Do you want to hear about my recent conversion?
It just happened. I mean, you don’t have to believe me or anything. You might be suspicious about this sort of story. Sometimes I am too.
See, back when I was a member at that Reformed Baptist church, they talked about conversion constantly. It was an obsession, to the point that most of the people in the church were unsure if they’d been “truly saved.” There were lots of them who were just about the most dedicated churchfolk you’d ever met who also thought they were unregenerate and hellbound. The neo-Puritan, Edwardsian-revivalist kind of approach had them waiting for an experience of the sovereign hand of God, reaching into their hearts to powerfully convict them of their desperate sinful condition and redeem them to a life of remarkable righteousness.
Until then, they sat on the “anxious bench” waiting to be converted.
That’s not really the kind of conversion I just experienced though. In fact, for me, initial coming to faith in Christ happened pretty early on in my life and has been a slow and gradual journey ever since. There was no radical change, no darkness to light, no “I used to be THIS, but now I’m THIS because of Jesus!” I mean, that stuff is fine, but it just wasn’t my experience. For me it’s been a journey of choosing to believe in Jesus followed by progress and regress and progress and step by step learning and growing.
My recent conversion was not about coming to faith in some total sense, with the threat of hell and sorrow over how terrible I am moving me to trust in the bloody cross and commit to a life of holiness. It didn’t have the anxiety-inducing baggage of God’s wrath towards sin in general and me in particular, nor all the contrived pressure of a radical lifestyle shift from, say, drugging and pimping to singing and serving.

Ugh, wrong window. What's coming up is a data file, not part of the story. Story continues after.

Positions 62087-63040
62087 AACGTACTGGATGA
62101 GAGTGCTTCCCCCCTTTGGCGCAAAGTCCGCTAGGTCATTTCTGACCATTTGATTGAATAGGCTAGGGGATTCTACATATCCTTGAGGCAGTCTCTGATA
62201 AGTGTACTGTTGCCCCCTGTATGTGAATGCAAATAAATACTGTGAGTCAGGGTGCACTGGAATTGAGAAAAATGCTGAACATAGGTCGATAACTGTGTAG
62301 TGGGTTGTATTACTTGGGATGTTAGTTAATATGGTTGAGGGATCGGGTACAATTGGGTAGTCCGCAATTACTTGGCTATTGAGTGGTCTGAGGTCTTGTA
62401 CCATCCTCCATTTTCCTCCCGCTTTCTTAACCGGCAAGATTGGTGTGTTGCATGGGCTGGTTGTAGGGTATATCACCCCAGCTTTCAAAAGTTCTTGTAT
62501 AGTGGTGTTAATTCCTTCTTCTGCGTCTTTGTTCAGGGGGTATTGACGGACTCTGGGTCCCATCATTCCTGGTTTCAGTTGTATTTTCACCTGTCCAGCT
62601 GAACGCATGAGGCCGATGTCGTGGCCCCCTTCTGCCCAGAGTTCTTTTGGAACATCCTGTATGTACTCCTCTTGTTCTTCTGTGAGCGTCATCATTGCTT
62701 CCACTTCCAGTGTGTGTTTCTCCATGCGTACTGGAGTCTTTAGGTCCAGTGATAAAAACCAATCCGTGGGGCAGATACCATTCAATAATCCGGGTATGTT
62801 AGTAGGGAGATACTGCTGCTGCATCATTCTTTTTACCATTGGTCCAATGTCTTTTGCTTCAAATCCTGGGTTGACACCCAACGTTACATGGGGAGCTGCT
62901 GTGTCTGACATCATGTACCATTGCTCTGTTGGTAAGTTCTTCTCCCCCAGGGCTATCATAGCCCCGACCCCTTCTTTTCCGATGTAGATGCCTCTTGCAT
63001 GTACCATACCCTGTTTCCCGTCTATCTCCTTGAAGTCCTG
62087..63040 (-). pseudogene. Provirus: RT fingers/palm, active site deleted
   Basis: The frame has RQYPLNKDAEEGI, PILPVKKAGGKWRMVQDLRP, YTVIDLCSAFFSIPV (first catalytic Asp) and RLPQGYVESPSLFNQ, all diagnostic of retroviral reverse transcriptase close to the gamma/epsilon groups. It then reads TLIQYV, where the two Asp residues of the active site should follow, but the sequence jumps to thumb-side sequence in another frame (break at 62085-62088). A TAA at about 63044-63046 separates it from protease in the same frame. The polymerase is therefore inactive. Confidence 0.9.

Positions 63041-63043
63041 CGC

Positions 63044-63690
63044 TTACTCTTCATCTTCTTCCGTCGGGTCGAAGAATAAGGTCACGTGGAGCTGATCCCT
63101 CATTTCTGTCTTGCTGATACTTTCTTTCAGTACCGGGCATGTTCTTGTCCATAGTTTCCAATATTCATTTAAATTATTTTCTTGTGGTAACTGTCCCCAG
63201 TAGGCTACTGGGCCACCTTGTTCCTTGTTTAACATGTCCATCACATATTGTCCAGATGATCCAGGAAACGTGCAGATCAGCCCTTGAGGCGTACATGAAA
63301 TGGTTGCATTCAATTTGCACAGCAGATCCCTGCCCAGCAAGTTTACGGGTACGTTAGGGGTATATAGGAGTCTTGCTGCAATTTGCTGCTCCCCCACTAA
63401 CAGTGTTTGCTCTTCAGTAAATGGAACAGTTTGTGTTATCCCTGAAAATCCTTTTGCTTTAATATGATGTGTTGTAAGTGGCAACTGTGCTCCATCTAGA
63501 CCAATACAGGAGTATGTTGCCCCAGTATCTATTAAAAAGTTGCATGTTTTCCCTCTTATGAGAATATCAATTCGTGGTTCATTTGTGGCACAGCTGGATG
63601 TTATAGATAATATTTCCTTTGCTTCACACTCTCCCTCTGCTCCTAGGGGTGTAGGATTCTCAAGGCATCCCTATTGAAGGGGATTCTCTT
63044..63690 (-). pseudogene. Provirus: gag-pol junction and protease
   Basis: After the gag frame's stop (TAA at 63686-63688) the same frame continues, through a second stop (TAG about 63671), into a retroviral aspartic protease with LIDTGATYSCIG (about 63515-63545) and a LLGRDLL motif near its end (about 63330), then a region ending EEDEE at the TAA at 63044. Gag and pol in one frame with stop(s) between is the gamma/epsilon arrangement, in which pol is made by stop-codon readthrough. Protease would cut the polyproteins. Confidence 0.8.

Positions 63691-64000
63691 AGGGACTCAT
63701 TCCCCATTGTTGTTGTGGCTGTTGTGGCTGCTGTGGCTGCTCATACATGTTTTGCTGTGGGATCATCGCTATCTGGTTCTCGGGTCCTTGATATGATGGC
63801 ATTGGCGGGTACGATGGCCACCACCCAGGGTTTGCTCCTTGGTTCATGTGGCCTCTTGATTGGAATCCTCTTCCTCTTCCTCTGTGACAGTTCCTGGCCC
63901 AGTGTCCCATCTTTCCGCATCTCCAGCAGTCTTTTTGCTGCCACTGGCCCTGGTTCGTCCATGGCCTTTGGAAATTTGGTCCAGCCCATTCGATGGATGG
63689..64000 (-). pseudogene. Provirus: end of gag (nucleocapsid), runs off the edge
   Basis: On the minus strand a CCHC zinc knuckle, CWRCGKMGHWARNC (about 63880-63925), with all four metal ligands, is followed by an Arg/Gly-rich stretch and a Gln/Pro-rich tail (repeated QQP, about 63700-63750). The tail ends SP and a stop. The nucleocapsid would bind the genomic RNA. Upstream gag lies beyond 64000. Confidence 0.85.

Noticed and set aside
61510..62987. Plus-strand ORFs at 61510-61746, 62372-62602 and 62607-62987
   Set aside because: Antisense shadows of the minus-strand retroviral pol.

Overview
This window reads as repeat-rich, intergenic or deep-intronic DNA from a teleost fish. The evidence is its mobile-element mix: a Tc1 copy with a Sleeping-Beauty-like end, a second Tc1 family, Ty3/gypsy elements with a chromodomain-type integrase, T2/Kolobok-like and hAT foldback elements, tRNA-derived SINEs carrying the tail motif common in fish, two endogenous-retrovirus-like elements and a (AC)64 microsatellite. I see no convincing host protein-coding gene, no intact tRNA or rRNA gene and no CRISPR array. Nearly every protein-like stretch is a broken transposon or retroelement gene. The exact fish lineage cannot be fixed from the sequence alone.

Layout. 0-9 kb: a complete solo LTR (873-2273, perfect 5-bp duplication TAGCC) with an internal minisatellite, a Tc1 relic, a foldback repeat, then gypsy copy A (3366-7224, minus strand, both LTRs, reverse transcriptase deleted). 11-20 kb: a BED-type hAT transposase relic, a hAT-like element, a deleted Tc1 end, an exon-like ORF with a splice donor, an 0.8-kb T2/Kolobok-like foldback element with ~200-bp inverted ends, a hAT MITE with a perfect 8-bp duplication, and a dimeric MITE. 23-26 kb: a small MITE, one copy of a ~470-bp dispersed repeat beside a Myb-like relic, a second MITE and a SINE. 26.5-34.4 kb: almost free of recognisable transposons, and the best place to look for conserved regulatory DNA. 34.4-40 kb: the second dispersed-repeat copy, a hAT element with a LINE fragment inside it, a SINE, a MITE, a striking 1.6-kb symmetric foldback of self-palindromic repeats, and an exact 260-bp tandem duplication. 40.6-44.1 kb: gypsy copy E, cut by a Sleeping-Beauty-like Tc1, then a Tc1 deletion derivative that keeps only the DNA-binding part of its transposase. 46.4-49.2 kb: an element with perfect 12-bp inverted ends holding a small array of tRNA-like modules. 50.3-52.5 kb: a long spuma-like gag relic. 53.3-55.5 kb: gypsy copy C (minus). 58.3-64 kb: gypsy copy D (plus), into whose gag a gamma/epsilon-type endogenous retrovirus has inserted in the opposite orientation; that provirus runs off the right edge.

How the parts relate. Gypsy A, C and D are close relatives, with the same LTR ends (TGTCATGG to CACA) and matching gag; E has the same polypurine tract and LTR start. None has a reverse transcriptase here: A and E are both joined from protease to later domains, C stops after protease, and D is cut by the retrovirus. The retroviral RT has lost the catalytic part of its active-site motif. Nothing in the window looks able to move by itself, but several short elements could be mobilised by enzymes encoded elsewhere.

Yet, this experience I just had was radical. It was sudden. It did seem to come from outside of me, graciously, providentially, almost against my will. It really was a work of God in the depths of my heart.And it happened immediately after watching the season finale of True Detective.
(Yes, God speaks to me through the TV, mainly.)
The reason this show impacted me so deeply, and acted as a catalyst for my recent conversion, is likely because the main character Rust Cohle (played by Matthew McConaughey) undergoes a sort of conversion himself in that final episode. I won’t get into the particulars and spoil it, but it is, in the most fundamental sense, a darkness to light experience. In fact, Rust says as much in the final scene:
There’s only one story, the oldest. Light versus dark.
Once there was only dark. If you ask me, the light’s winning.
The previous cynical and nihilistic personality of the character makes these words astounding – impossible, even. But there he was, on the screen, confessing an entirely new perspective on the world and his own life. And there I was, in my Ikea recliner, beginning to experience something very similar.
I realize that the groundwork for this has been laid by some of things I’ve been thinking about, praying about, and writing about (sometimes here) over the last few months. But it all came to a head in those moments. I could feel something melting away – a perspective, an outlook, a personality that I had adopted, clung to, and defended over the last few years somehow being shed.
The darkness of unbelief clearing, and the light of purpose and meaning in Christ returning.
There were ugly tears and gutteral prayers and unexpected words coming out of me from I don’t know where. There was conviction – but not in the dramatic guilty sense, in the sense of confident belief moving into the place where there has long been pain and questioning and confusion. There was that strange sense of coming home, of fog clearing, of a hope and a future emerging, materializing, as if out of nowhere.
I’m not sure I can explain it to you much beyond that, so I probably shouldn’t try.
And you don’t have to believe me – really, you don’t.
But as for me, I am going forward, and I’m not going back, because I believe – I mean, I really believe – that the light is winning.